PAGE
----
A bright new millennium saw an influx of faux-Tuscan architecture and interiors, beige color palettes and McMansions popping up in subdivisions across the country. The local design community put a regional spin on these trends, with Mediterranean-style homes and neutral hues still reigning today as signature aesthetics of the Southwest.
We bid adieu to the last decade with fond memories of white-and-gray color schemes, midcentury modern revivalism and hygge-inspired minimalism. Over the past few years, smart technology—a trend that’s likely here to stay—exploded into homes from coast to coast and Phoenix maintained its reputation as an evolving metropolis where talented architects and designers are shaping the landscape of the state.
Where Are They Now?
Catching up with the original Masters of the Southwest award winners
In October 1990, after 10 years of publication, Phoenix Home & Garden’s founding editor Manya Winsted decided that it was time to recognize the hard-working creatives who were responsible for bringing the look and flavor of Arizona to the world. Current contributing writer Nora Burba Trulsson was PHG’s managing editor. “Our goal was to promote Southwest style,” she recalls. They awarded 30 professionals and businesses with the title “Master of the Southwest.”
Today, the honorific program continues to thrive. Each March, we celebrate the crème de la crème of the Valley with a highly anticipated issue and awards ceremony. But it was the inaugural group of superstars who set the standards. Here, nine of those winners share what they’ve been up to in past three decades.
Interior designer Nancy Kitchell, who once worked for fellow honoree Est Est Inc., started her now-prestigious firm Kitchell Brusnighan with Christopher Brusnighan 19 years ago. In 1990, Kitchell was noted for her hallmark use of work by local and regional artisans, an approach she continues to this day.
Kitchell remains busy working on residential jobs that take her from Scottsdale, Paradise Valley and Carefree to the beaches of California and the mountains of Wyoming. “Over the last 30 years, I’ve had the great fortune of working with amazing partners, architects, builders and clients,” she remarks. “I’m forever expanding my horizons and knowledge.”
One of six chefs honored in 1990, Vincent Guerithault is renowned for his unique Southwestern take on classical French cuisine. “When I decided to open Vincent’s on Camelback in 1985, I had an idea of combining French and Mexican cooking in such a way that dishes would have a little flair,” he explains. “For example, we offered lobster chimichangas or duck tamales.”
Three years after being named a Master of the Southwest, Guerithault became Arizona’s first chef to win the prestigious Best Chef: Southwest award from the James Beard Foundation; he has been nominated an additional seven times since then. He was also inducted into the Arizona Culinary Hall of Fame twice—once a chef in 1992 and, again, in 2011 for his restaurant.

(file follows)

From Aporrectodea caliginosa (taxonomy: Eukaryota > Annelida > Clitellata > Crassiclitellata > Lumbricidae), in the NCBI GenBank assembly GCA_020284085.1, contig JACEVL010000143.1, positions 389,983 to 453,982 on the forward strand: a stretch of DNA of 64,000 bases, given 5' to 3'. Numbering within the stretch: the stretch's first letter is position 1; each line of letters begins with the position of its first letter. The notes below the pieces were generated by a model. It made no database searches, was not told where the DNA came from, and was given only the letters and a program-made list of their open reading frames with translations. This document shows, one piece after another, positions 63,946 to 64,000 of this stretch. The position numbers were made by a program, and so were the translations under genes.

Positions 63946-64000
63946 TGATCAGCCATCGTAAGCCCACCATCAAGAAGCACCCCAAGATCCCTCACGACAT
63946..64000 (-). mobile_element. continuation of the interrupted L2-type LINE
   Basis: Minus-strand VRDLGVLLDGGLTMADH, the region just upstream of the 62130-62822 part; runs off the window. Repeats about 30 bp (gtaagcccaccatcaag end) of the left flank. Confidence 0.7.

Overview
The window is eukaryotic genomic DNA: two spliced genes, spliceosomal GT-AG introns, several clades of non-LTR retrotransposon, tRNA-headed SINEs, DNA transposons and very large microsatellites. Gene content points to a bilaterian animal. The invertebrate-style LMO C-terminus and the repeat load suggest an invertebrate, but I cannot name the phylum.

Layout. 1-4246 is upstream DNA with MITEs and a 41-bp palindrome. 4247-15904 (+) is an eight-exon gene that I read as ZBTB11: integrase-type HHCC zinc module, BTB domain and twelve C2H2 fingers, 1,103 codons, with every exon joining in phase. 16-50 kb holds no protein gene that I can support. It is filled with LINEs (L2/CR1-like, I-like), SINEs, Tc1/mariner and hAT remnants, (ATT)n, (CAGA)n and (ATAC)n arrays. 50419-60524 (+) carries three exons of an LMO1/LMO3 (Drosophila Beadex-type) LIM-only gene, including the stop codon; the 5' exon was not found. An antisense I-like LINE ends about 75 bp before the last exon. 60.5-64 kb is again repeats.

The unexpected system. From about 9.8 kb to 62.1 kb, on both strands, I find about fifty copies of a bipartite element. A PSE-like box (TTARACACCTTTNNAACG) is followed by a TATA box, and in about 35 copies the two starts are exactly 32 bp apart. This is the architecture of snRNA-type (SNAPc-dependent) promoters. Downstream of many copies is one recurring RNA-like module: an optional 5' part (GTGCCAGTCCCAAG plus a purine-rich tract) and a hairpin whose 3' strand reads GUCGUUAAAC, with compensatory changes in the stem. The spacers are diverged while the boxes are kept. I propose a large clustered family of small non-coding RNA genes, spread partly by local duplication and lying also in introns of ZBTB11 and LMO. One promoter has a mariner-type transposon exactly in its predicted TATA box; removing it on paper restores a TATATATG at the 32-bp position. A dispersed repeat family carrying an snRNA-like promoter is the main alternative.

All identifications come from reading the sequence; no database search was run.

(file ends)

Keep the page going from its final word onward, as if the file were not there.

When the COVID-19 outbreak forced Guerithault to shutter his establishment, the chef decided to take the time to renovate and make changes to his menus. He has recently reopened with limited hours. “This is a small family business that my wife and I have had for 35 years,” Guerithault says. “I hope we can continue serving customers for a little bit longer.”
David Michael Miller
“Phoenix Home & Garden was really instrumental in affording me some visibility,” says interior designer David Michael Miller, who, just one year after opening his eponymous design firm, was dubbed the “rising new star.”
Today, Miller’s business has grown from a one-man operation into a tight-knit team of five. “I didn’t want a big business. I wanted a better business,” he explains. “We decided to stay small and be selective with what jobs we accept.”
With projects that take him around the country, Miller doesn’t have much time to relax these days. But when he does, he likes to escape with his partner to his home state of Wisconsin, where he recently purchased a 1941 Frank Lloyd Wright-designed Usonian house. “It’s just a little summer getaway place, but it’s been a dream of mine for some time to occupy a Wright home,” he says.
Est Est Inc.
In 1959, William Benner and Patrick Maas founded what is now the oldest interior design firm in Scottsdale, Est Est Inc. The pair’s unique aesthetic blended European and Mexican antiques, “making the interiors fit our lifestyle and Southwestern architecture,” Maas noted at the time. Their approach caught on, attracting such celebrated clients as Robert Maytag (who had adopted so many exotic animals that the designers suggested he start the Phoenix Zoo, which he eventually did), the Wrigley family and Robert Goldwater, brother of Senator Barry Goldwater.
By 1990, the duo had handed over the reins of the business to Tony Sutton, who received his own Masters of the Southwest award in 2000. “My goal has always been to honor Bill and Pat and the difference they made in design in Arizona,” he says. “These were the guys who set the bar for everyone else.”
From the little red schoolhouse in Scottsdale that Benner and Maas helped preserve to their involvement in the creation of the Phoenix Zoo, the innovative pair of designers made a lasting mark on the Valley. “It’s not just design, and it’s not just about being designers,” says Sutton. “It’s about what they did to change the community and help put Phoenix and Scottsdale on the map.”